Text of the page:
Congestion analysis of unsignalized intersections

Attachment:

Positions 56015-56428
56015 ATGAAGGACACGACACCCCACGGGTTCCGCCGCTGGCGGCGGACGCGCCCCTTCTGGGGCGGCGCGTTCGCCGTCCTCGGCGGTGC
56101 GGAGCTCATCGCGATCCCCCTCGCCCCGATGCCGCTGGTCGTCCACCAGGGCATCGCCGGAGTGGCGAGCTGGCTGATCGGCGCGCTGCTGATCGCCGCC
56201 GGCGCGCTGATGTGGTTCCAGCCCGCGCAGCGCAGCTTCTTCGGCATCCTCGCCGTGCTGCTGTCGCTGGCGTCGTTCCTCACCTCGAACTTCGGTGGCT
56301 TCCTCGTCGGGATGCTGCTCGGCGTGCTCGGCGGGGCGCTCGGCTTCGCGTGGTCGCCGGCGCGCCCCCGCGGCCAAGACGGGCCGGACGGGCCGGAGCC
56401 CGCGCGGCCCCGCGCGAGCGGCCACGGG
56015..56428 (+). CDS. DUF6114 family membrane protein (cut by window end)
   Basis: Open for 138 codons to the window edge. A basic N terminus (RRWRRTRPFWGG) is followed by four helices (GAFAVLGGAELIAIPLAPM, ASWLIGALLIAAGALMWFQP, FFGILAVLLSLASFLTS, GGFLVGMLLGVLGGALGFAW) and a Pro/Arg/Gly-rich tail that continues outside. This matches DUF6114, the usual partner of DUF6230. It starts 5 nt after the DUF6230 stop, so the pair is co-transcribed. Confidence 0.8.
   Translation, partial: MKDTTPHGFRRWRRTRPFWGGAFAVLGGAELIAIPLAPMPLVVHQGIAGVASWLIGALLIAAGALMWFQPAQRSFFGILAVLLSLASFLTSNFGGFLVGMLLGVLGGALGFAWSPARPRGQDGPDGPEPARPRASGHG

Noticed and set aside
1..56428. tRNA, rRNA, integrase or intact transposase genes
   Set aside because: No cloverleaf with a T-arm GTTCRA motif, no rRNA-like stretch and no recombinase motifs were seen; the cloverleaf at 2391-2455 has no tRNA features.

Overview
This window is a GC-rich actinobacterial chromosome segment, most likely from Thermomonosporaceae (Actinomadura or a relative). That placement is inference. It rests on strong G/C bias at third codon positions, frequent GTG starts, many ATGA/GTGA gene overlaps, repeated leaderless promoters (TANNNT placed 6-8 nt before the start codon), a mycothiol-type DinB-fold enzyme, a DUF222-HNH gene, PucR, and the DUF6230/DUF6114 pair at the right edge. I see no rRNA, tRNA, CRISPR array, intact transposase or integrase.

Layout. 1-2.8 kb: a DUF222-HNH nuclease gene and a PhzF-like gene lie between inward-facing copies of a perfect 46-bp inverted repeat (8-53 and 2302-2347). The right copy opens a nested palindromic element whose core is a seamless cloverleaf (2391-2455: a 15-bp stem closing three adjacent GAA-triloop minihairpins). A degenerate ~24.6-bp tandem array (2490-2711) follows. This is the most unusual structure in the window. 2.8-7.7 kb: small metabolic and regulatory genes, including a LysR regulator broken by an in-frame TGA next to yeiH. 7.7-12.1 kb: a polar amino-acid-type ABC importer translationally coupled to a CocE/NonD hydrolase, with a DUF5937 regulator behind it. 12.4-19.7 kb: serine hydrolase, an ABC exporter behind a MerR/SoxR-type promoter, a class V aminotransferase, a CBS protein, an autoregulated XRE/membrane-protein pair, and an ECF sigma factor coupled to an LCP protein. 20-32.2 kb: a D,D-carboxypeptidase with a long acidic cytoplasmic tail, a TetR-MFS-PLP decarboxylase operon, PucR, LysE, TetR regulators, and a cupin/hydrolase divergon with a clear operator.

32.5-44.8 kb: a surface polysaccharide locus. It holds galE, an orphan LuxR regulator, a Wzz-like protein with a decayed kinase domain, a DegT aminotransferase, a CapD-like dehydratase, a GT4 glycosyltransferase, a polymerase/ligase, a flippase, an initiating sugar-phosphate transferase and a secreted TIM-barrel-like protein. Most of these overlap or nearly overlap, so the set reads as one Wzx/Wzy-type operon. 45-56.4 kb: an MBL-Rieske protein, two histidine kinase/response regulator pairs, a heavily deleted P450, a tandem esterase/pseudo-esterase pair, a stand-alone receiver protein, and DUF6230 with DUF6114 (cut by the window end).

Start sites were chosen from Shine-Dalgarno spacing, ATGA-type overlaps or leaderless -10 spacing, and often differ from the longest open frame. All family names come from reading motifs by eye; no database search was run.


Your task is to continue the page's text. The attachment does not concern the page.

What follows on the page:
This paper considers an unsignalized intersection used by two traffic streams. A stream of cars is using a primary road, and has priority over the other, low-priority, stream. Cars belonging to the latter stream cross the primary road if the gaps between two subsequent cars on the primary road is larger than their critical headways. Questions that naturally arise are: given the arrival pattern of the cars on the primary road, what is the maximum arrival rate of low-priority cars such that the number of such cars remains stable? In the second place, what can be said about the delay experienced by a typical car at the secondary road? This paper addresses such issues by considering a compact model that sheds light on the dynamics of the considered unsignalized intersection. The model, which is of a queueing-Theoretic nature, reveals interesting insights into the impact of the user behavior on the above stability and delay issues. The contribution of this paper is twofold. First, we obtain new results for the aforementioned model with driver impatience. Secondly, we reveal some surprising aspects that have remained unobserved in the existing literature so far, many of which are caused by the fact that the capacity of the minor road cannot be expressed in terms of the mean gap size; instead more detailed characteristics of the critical headway distribution play a role.